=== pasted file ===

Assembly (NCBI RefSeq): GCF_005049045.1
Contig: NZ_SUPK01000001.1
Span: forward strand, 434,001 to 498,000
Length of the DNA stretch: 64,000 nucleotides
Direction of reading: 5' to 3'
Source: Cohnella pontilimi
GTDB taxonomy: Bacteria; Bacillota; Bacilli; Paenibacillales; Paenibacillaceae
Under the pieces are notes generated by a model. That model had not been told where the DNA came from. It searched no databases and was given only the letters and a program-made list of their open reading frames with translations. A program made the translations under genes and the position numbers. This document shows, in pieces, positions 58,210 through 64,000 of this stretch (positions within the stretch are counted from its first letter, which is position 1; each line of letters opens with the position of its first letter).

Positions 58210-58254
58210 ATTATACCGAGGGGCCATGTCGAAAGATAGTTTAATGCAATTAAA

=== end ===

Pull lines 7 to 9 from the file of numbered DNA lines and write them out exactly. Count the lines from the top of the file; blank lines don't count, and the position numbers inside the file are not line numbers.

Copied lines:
GTDB taxonomy: Bacteria; Bacillota; Bacilli; Paenibacillales; Paenibacillaceae
Under the pieces are notes generated by a model. That model had not been told where the DNA came from. It searched no databases and was given only the letters and a program-made list of their open reading frames with translations. A program made the translations under genes and the position numbers. This document shows, in pieces, positions 58,210 through 64,000 of this stretch (positions within the stretch are counted from its first letter, which is position 1; each line of letters opens with the position of its first letter).

Positions 58210-58254